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  • Spivonious - Tuesday, January 31, 2012 - link

    I knew there was a reason version 11 was on a fire sale. I had to upgrade from 9 to play those profile 5 discs. Hopefully they continue support for 11 for a while. Reply
  • jwcalla - Tuesday, January 31, 2012 - link

    Maybe I'm just a curmudgeon but the idea of having to pay for software to get the magic keys to play the BluRay discs you paid for is ridiculous. Why are people so eager to grab their ankles? Reply
  • Spivonious - Tuesday, January 31, 2012 - link

    That cost is included with standalone players. That said, I'd love it if Microsoft would sell a blu-ray codec for $10-$15 and let me play them right inside of Media Center. I will never use the mobile features of PowerDVD, nor the image enhancement and fake 3D features. Reply
  • Tetracycloide - Wednesday, February 01, 2012 - link

    I can understand a commercial license being needed to release the codec as part of a retail player but a non-commercial home license should be totally free. Reply
  • Alexstarfire - Friday, February 03, 2012 - link

    Yes, the cost might be included with the stand-alone players but you're also paying for the hardware. When you are playing back Blu-Rays/DVDs on your computer you've already paid for the hardware. I see no reason that the software would be as expensive as a solution that provides hardware and software. I don't believe it should be free, though that'd be very nice, but even $50 is more expensive than I think it should be. Reply
  • Tetracycloide - Wednesday, February 01, 2012 - link

    Wholeheartedly agree. Wasn't there an article here a few days back about adding blu-ray support to VLC by just copying the keys into the right folder? Maybe that was ars. At any rate it's infinitely preferable to paying for the bars and chains that keep you locked up as a consumer. Reply
  • ganeshts - Wednesday, February 01, 2012 - link

    Yes, VLC can handle Blu-rays with encryption now (albeit with some exceptions).

    But, VLC will not be reliable with menus, HD audio decoding etc. (Look up the VLC piece I wrote in the Pipeline section as to why Blu-ray support being added in VLC is just the beginning of a long process)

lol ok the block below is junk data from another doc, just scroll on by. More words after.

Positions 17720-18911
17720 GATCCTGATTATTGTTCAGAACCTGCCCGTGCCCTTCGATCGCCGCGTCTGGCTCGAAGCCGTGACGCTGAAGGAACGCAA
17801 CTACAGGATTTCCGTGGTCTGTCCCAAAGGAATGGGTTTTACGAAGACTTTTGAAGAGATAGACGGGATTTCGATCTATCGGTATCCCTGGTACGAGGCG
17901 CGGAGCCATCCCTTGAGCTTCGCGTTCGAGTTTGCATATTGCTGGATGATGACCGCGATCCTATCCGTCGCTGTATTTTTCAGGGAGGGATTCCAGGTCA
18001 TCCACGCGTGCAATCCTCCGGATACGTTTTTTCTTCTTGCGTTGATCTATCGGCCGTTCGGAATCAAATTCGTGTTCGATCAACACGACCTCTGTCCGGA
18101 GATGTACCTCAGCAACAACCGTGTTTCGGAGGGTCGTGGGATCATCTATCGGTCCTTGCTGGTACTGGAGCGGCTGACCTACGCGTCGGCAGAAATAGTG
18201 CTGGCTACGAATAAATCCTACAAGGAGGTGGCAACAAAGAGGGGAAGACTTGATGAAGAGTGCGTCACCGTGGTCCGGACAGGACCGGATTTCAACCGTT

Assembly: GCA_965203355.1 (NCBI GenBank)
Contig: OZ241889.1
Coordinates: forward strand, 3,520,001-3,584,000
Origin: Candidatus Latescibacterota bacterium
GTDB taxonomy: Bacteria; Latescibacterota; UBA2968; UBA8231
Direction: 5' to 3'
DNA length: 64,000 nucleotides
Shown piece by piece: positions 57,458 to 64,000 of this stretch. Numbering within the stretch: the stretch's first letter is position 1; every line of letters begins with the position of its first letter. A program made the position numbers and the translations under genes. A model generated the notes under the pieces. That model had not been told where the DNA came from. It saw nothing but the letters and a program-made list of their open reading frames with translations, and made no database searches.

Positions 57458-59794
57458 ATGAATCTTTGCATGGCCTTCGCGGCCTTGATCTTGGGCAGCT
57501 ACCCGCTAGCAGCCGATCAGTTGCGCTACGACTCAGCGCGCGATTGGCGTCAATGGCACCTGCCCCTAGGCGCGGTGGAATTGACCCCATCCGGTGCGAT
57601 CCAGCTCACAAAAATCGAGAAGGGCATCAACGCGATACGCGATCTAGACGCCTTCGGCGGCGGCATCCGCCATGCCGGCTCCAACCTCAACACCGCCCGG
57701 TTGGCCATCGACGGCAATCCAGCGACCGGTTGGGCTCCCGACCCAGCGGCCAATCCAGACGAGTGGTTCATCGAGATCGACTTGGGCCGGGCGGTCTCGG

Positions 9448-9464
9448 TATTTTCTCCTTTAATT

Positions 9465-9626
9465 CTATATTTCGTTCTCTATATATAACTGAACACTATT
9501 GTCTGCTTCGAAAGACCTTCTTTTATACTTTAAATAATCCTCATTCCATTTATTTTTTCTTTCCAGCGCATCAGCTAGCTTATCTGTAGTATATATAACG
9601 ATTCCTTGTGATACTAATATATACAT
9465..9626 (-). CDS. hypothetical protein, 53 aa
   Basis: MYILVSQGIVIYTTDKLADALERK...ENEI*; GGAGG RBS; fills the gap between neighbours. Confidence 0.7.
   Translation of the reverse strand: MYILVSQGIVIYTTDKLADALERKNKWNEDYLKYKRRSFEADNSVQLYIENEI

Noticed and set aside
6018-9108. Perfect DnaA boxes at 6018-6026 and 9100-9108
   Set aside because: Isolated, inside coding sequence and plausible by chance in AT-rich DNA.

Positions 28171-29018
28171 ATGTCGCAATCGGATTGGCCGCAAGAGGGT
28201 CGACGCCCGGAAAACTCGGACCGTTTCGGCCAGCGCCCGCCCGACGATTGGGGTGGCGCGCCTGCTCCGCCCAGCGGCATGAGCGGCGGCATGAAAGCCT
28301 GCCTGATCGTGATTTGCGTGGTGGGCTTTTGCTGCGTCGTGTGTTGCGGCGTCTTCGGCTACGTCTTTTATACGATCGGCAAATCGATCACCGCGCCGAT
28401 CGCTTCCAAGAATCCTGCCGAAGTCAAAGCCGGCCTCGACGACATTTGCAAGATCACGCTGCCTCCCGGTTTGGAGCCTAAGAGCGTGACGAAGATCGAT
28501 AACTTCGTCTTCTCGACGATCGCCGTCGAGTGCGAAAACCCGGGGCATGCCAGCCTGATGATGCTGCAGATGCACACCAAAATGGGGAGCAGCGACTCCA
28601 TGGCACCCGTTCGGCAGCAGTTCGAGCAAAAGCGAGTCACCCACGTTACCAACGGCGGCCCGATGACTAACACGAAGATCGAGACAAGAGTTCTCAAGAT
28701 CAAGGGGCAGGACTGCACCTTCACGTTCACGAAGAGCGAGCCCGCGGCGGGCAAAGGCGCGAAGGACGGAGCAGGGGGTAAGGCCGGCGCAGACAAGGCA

• joel4565 - Tuesday, January 31, 2012 - link

    I am sure the latest version of Powerdvd is quite nice and lovely, but honesty how can it ever be justified at $100 for the full version when a quick glance on Newegg shows several standalone blueray players for <$100 and several well rated at just over a hundred dollars.

    And for tablet/mobile For the same ~$100 you could get a two year subscription to AnyDVD HD and Handbrake to transcode the video to x264 for a much better tablet experience. AVplayerHD is a good IOS app that plays 720p x264 mkv videos quite nicely on ipad2 and I am sure there is a similar app for Android.

    The fact that bluray drives require such expensive software to get the full experience shows just how little the movie & tv industry cares about PC users. Even the cheapest bluray drive $57 + the basic version of software $50 is more expensive than several stand alone players that will probably do a better job.
  • daneren2005 - Tuesday, January 31, 2012 - link

    Of course. In fact they HATE PC users. PC users tend to want to do crazy stuff like own content and to be able to use it on multiple devices after paying for it the first time. The media industry on the other hand wants you to pay for the same crap every single time you get a new device, and PCs allow you to get around that. Reply
  • Braumin - Tuesday, January 31, 2012 - link

    I bought version 7 Ultra for HD-DVD and Blu-ray. Verion 9 came out with Media Center integration, so I figured that was worth the upgrade.